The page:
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Differential timing of defense‐related responses induced by cerato‐platanin and cerato‐populin, two non‐catalytic fungal elicitors

Lombardi, Lara, Faoro, Franco, Luti, Simone, Baccelli, Ivan, Martellini, Federica, Bernardi, Rodolfo, Picciarelli, Piero, Scala, Aniello, Pazzagli, Luigia
Physiologia plantarum 2013 v.149 no.3 pp. 408-421
Ceratocystis, DNA fragmentation, apoptosis, fungi, gene overexpression, genes, leaves, mitogen-activated protein kinase, nitric oxide, pathogens, phosphorylation, proteins, reactive oxygen species, sequence analysis, structure-activity relationships, transcription (genetics)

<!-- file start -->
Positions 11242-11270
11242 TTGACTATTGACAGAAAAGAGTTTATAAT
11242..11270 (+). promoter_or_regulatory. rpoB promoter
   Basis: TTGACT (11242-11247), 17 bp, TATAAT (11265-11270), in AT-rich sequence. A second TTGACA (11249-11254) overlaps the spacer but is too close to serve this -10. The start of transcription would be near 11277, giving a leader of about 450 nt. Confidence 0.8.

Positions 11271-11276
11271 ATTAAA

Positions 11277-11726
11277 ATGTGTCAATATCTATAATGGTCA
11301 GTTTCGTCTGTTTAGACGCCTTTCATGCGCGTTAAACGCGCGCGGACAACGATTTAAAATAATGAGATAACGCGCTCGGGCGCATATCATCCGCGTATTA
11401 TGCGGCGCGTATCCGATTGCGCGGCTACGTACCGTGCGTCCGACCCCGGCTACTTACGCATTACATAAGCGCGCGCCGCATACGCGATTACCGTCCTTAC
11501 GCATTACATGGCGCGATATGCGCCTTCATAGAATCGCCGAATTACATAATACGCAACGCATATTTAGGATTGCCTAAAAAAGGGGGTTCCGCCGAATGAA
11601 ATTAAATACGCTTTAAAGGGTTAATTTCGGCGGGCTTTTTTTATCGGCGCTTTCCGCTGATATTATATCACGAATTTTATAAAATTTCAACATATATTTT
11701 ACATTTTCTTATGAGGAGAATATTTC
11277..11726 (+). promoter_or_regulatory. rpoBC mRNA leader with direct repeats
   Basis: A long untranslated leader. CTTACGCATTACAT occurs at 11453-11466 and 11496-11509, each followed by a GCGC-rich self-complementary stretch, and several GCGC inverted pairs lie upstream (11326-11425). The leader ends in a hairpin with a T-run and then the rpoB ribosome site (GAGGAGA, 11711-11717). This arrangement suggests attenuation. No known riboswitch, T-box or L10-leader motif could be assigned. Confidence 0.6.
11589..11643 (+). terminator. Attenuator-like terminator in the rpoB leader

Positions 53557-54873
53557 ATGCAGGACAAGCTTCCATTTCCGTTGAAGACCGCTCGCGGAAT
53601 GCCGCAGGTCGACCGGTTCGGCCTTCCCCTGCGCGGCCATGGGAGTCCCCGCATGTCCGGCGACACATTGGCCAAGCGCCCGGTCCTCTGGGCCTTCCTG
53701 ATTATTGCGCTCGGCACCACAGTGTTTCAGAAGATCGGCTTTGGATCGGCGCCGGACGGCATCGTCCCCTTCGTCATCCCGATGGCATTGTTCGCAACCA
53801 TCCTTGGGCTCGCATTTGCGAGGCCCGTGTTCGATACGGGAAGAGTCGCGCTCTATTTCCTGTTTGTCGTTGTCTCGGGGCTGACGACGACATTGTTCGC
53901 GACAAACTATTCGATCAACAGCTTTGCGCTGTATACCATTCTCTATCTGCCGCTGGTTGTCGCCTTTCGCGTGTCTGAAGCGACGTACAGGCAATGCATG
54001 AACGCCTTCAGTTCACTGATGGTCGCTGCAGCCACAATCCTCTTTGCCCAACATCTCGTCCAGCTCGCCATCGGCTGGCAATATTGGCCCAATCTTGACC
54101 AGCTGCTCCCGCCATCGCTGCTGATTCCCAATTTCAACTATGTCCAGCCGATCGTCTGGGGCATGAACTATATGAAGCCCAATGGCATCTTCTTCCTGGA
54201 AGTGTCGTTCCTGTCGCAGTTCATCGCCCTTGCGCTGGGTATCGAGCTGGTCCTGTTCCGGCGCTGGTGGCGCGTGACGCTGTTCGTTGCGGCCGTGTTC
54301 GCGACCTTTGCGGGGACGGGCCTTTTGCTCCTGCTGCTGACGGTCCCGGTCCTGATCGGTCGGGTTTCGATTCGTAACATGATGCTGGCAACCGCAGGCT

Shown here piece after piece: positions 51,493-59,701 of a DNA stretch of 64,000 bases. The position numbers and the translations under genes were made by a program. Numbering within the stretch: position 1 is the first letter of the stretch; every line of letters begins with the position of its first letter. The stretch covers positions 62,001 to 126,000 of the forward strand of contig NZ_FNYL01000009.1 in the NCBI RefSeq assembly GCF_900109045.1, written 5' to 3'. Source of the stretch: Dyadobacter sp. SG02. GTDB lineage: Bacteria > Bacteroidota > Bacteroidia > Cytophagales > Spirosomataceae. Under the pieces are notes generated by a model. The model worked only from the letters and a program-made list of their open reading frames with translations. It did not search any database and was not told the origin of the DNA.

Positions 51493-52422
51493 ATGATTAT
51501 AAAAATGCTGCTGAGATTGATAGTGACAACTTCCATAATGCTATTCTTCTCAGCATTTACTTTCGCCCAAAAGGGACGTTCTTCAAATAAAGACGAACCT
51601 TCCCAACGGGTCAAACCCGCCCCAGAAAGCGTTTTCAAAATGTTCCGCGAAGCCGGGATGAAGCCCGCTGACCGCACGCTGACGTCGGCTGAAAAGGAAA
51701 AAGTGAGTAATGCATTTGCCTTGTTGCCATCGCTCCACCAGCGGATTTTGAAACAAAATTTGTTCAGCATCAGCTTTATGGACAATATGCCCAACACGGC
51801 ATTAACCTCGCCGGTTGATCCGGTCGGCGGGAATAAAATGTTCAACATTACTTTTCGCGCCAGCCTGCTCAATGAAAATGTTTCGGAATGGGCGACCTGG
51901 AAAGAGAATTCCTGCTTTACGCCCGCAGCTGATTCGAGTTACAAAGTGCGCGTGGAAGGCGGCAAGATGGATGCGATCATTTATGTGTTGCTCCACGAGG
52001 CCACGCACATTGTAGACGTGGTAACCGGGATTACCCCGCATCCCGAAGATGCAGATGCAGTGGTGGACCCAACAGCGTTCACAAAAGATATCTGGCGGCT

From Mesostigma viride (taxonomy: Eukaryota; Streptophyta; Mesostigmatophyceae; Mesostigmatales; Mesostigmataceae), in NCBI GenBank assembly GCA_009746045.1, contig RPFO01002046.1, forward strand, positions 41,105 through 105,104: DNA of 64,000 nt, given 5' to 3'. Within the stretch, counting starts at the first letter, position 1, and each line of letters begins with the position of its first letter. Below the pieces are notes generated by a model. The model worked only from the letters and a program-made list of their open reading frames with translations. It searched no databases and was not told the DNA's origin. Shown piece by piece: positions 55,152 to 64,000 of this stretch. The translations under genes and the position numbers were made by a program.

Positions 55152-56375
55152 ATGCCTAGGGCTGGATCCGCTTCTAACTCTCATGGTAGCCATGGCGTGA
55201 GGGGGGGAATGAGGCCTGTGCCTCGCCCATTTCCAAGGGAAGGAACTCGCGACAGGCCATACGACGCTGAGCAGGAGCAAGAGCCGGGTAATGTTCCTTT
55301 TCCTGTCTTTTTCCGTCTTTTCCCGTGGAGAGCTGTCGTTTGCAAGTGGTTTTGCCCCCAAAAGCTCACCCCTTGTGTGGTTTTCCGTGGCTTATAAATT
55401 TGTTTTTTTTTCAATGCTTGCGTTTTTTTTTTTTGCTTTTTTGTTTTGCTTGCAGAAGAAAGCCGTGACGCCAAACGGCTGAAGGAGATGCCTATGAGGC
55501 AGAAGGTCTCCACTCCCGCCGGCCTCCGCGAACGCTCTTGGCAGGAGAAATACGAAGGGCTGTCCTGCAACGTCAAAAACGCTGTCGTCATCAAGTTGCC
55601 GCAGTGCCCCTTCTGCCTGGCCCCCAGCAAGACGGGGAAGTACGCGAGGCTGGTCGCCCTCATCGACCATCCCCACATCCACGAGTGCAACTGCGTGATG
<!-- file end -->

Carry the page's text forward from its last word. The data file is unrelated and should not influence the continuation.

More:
The cerato‐platanin (CP) family consists of fungal‐secreted proteins involved in various stages of the host–fungus interaction and acting as phytotoxins and elicitors of defense responses. The founder member of this family is CP, a non‐catalytic protein with a six‐stranded double‐ψβ‐barrel fold. Cerato‐populin (Pop1) is an ortholog showing low sequence identity with CP. CP is secreted by Ceratocystis platani, the causal agent of the canker stain of plane. Pop1 is secreted by Ceratocystis populicola, a pathogen of poplar. CP and Pop1 have been suggested to act as PAMPs (pathogen‐associated molecular patterns) because they induce phytoalexin synthesis, transcription of defense‐related genes, restriction of conidia growth and cell death in various plants. Here, we treated plane leaves with CP or Pop1, and monitored defense responses to define the role of these elicitors in the plant interactions. Both CP and Pop1 were able to induce mitogen‐activated protein kinases (MAPKs) phosphorylation, production of reactive oxygen species and nitric oxide, and overexpression of defense related genes. The characteristic DNA fragmentation and the cytological features indicate that CP and Pop1 induce cell death by a mechanism of programmed cell death. Therefore, CP and Pop1 can be considered as two novel, non‐catalytic fungal PAMPs able to enhance primary defense. Of particular interest is the observation that CP showed faster activity compared to Pop1. The different timing in defense activation could potentially be due to the structural differences between CP and Pop1 (i.e. different hydrophobic index and different helix content) therefore constituting a starting point in unraveling their structure–function relationships.